Critical Race Theory (CRT) has been a controversial topic of discussion in the news recently. Our politicians, academics, activists and civil-rights scholars are all engaging in a battle to define, promote or debunk this academic movement. For today’s post, I felt a need to address it after Caitlyn Jenner, candidate for California Governor, transgender and member of the famed Kardashian clan, recently announced on her platform that she would fight Critical Race Theory in schools if elected governor. Her statement, “We don’t need to teach kids racism,” triggered me to my core. It is clear to me that not only are some people willfully misinterpreting what CRT is but we also have fellow BRETHREN in the struggle for justice and equality BLIND to the the plight and experiences of “others” who do not fit within in their particular tribe.
Critical Race Theory (CRT) is an academic concept that is more than 40 years old. The core idea is that race is a social construct, and that racism is not merely the product of individual bias or prejudice, but also something embedded in legal systems and policies.The basic tenets of critical race theory, or CRT, emerged out of a framework for legal analysis in the late 1970s and early 1980s created by legal scholars Derrick Bell, Kimberlé Crenshaw, and Richard Delgado, among others.
CRT is not a diversity and inclusion “training” but a practice of interrogating the role of race and racism in society that emerged in the legal academy and spread to other fields of scholarship. Crenshaw—who coined the term “CRT”—notes that CRT is not a noun, but a verb. It cannot be confined to a static and narrow definition but is considered to be an evolving and malleable practice. It critiques how the social construction of race and institutionalized racism perpetuate a racial caste system that relegates people of color to the bottom tiers. CRT also recognizes that race intersects with other identities, including sexuality, gender identity, and others. CRT recognizes that racism is not a bygone relic of the past. Instead, it acknowledges that the legacy of slavery, segregation, and the imposition of second-class citizenship on Black Americans and other people of color continue to permeate the social fabric of this nation.American Bar Association
Perhaps, the ability for US to compartmentalize issues and events along with our lack of empathy and inability to be absolutely trUthful is as American as apple pie. Since the beginning of American HIS–story, we have lied or told half truth about this great country and its commitment to fulfill its vision as a united nation under one God. In order to CHANGE and evolve, however, we must now be courageous enough to face the our deepest shame, fears and the “shadows” of our country’s past/present and take complete responsibility for our own personal beliefs and contribution.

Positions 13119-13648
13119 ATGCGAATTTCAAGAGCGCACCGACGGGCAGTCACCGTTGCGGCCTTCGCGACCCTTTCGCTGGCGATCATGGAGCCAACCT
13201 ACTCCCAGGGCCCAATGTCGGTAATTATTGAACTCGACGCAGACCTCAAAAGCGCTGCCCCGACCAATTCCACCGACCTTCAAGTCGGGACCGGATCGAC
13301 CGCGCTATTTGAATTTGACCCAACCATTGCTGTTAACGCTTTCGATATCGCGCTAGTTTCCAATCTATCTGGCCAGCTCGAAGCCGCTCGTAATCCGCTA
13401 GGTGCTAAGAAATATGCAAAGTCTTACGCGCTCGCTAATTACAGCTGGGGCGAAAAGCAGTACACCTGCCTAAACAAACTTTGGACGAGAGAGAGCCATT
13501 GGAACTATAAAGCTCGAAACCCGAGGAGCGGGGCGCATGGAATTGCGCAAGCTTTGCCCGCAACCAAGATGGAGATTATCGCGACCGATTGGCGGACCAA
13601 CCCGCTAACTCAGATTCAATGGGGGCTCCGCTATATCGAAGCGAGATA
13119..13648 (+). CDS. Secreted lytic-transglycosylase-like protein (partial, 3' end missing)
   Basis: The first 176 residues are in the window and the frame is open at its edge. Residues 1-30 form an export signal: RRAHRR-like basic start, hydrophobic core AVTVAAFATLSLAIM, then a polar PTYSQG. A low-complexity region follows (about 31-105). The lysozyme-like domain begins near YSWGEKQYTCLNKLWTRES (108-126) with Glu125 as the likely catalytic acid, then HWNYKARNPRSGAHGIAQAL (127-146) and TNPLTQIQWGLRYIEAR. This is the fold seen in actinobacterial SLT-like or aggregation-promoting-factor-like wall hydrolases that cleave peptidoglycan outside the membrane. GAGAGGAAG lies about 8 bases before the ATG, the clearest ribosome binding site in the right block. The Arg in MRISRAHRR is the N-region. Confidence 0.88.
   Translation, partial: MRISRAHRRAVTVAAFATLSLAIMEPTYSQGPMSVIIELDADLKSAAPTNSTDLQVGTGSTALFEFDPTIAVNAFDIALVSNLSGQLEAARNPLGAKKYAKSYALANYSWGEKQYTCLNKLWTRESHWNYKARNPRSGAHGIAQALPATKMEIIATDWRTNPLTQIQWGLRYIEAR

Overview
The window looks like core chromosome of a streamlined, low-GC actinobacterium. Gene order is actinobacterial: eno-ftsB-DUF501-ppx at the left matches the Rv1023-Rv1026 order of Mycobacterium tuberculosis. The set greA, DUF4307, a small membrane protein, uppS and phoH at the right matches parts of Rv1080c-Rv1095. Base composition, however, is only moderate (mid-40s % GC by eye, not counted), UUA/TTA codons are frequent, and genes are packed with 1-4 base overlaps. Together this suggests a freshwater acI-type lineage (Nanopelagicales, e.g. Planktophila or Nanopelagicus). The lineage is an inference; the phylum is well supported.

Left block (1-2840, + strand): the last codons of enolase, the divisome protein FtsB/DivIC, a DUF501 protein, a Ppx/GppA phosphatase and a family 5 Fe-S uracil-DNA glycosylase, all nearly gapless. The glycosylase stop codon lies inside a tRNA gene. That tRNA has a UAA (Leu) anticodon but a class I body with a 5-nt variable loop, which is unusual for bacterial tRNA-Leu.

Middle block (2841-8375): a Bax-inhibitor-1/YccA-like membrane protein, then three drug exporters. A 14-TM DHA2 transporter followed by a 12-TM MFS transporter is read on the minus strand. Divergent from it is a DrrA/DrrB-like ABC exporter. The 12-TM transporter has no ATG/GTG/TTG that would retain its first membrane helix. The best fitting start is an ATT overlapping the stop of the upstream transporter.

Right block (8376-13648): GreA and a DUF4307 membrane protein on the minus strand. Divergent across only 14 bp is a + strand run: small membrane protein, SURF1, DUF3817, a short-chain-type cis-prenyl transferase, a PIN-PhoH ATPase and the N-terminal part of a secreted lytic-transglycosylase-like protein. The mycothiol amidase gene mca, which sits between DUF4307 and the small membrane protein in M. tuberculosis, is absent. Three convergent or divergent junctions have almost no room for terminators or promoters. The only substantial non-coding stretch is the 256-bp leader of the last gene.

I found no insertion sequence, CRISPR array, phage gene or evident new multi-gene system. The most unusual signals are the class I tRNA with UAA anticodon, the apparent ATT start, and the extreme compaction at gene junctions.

Critical Race Theory does not teach children racism folks. We can thank our educational system, families and society for doing this job (check out the work of educator Ms. Jane Elliot if you need further proof). Children are not born racist (simply watch them playing when young). At some point during their upbringing, they are taught about race and racism via the educational, familial and societal indoctrination systems. Critical Race Theory simply explains what has already existed in society and its impact – – historically, culturally and systemically. CRT allows for children to evaluate past situations, groups and events with broader clarity using pertinent facts and information. In other words, it can allow them to think for themselves – – broaden METAcognition – – to evaluate and even judge past/present circumstances, experiences and people with increased precision and accuracy. What could be so wrong with this? Who benefits from children not thinking freely or being miseducated within the formal indoctrination systems?
At this point, I must admit that I am not a Caitlyn Jenner fan but I have supported her right and the LGBTQ+ community to express their authenticity as well as pursuits for equality and justice. It is simply astonishing to me that anyone who has had to struggle to just BE and accepted for being themselves would not see or support the struggles of “others” as well. Maybe this fact simply confirms that the issues related to race and racism are so insidious that even our fellow BRETHREN (brothers and sisters in the struggle) could be blind to their own thinking and beliefs depending on their ethnicity. Whatever happens in the future, it behooves all of US to take a hard look at the man or woman in the mirror – – think about what you are thinking – – and critically evaluate your own thoughts about not only self but “others” as well. Trust me – – our views say a lot of “US”.